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Google gives Android away to OEMs for free. But gaining access to Google’s suite of apps – especially the Google Play Store – comes at a cost. That cost is met by satisfying the demands of the Android Compatibility Definition Document (CDD), the latest of which has just been released for Android 7.0 Nougat, a full two and a half months after Nougat was released.

The CDD has a lot of interesting tidbits in it, but some are likely to be of greater concern than others. For example, Google has hinted that it may start forcing OEMs to support fast charging via USB Power Delivery (which the Pixel phones use) in future Android versions. In many ways, this is a good thing: universal fast charger compatibility across all Android devices. So far, so good.

The same goes for audio standards and in-line headphone controls. The CDD has a couple of sections on audio, the first of which dictates that devices claiming “professional audio” playback must satisfy the standards laid out in the OpenSL ES for Android reference document. Again, a little consistency never hurt anyone.

Google is clearly trying to minimize the amount of arbitrary differentiation in audio standards on Android Nougat devices.

Next up are analog audio ports, which, as you know, are slowly becoming an endangered species. According to the CDD, if a device has a 3.5 mm audio jack, the system must support three basic in-line headphone controls: volume up, volume down and headsethook (which allows you to answer and hang up calls).

Just to be clear, the CDD demands that “if a device implementation includes one or more analog audio ports, at least one of the audio port(s) SHOULD be a 4 conductor 3.5mm audio jack.” This means including a 3.5 mm port is entirely optional, but if a device does have a 3.5 mm port, it must meet Google’s parameters for in-line controls.

7.8.2.1. Analog Audio Ports

If a device implementation has a 4 conductor 3.5mm audio jack, it:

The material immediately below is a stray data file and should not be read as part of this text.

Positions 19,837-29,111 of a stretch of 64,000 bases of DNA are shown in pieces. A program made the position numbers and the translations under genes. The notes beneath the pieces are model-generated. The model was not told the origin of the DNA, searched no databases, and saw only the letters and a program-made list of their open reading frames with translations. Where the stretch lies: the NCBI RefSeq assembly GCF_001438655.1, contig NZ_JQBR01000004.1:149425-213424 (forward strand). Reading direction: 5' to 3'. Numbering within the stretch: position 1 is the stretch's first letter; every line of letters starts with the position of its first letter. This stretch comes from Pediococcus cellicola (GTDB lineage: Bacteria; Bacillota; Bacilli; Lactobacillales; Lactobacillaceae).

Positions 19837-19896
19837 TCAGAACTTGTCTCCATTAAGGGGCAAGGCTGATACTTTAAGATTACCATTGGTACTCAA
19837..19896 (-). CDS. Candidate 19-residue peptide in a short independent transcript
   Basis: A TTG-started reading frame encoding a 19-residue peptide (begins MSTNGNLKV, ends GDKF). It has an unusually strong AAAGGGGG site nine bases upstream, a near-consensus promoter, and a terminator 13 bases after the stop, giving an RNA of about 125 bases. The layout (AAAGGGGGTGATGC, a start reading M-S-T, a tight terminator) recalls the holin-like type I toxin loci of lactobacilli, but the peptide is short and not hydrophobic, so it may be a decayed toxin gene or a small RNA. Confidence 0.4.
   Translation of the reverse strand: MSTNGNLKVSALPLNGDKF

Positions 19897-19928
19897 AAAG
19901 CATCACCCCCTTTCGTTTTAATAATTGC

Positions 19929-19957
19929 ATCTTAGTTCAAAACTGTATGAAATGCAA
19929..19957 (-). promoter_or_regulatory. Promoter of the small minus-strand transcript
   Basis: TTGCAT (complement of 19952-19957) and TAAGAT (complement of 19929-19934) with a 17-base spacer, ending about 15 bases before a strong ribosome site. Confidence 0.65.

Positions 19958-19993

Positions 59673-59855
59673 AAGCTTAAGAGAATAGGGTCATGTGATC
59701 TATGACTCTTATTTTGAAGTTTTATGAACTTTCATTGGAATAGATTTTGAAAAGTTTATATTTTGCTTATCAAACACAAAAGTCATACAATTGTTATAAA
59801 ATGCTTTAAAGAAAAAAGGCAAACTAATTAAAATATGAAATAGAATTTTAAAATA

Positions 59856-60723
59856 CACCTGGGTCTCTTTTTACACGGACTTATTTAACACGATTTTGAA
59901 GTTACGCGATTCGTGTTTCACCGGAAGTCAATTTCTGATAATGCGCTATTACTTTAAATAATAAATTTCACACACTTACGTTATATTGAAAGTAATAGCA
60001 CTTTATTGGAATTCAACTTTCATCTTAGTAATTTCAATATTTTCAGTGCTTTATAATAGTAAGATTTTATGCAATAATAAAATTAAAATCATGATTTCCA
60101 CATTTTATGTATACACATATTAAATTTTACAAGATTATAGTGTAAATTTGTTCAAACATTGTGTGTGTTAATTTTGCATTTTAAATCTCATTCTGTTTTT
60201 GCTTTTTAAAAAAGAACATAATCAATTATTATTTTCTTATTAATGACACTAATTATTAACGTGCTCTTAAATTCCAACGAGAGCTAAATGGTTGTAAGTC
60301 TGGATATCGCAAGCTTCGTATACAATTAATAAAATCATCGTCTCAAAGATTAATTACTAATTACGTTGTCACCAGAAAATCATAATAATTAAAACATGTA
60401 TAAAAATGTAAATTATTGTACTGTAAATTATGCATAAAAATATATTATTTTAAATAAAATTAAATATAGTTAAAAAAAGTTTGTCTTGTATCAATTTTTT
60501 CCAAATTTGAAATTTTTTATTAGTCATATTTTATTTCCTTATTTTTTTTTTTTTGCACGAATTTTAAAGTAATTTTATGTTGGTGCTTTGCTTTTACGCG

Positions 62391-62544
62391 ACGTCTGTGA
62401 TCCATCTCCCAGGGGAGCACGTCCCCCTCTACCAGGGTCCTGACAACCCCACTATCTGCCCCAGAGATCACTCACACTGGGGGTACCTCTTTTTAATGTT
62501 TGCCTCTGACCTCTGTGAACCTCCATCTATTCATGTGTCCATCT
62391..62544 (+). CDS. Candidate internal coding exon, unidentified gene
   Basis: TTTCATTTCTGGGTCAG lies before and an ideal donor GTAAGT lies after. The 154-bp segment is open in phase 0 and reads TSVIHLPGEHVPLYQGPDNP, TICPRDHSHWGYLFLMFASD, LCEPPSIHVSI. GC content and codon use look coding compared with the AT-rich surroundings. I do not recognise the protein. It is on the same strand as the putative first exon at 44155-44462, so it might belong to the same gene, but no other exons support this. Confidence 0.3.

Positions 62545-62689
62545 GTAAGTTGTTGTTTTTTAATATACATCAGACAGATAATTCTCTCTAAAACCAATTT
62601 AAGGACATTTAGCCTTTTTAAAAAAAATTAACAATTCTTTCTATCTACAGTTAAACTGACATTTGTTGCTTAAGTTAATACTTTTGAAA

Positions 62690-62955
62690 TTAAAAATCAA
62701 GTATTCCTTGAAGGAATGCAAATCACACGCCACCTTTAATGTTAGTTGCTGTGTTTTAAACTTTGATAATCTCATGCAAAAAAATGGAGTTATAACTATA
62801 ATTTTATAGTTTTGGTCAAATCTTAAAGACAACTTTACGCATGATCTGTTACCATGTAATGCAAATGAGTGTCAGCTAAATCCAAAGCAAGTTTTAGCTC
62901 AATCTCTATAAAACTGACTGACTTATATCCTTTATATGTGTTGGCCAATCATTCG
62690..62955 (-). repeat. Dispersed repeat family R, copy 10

• MUST support the detection and mapping to the keycodes for the following 3 ranges of equivalent impedance between the microphone and ground conductors on the audio plug:

70 ohm or less : KEYCODE_HEADSETHOOK

210-290 Ohm : KEYCODE_VOLUME_UP

360-680 Ohm : KEYCODE_VOLUME_DOWN

  • STRONGLY RECOMMENDED to detect and map to the keycode for the following range of equivalent impedance between the microphone and ground conductors on the audio plug:

110-180 Ohm: KEYCODE_VOICE_ASSIST

It must be said that a lot of OEMs already support in-line headphone controls and volume up, down and pickup/hang up are pretty standard. But by laying out the specific impedance values for each setting, Google is enforcing a degree of consistency on what has previously been left up to OEMs. The result of this has been headphones whose in-line controls don’t work on all phones.

Standardized headphone controls, combined with the prospect of uniform fast charger adaptor compatibility in future, are definitely steps in the right direction. While Android is and should continue to be a free and open platform, reducing the amount of arbitrary differentiation on Android devices makes a lot of sense. And Google is the only one that can make it happen.

What other compatibility issues would you like to see addressed in Android?

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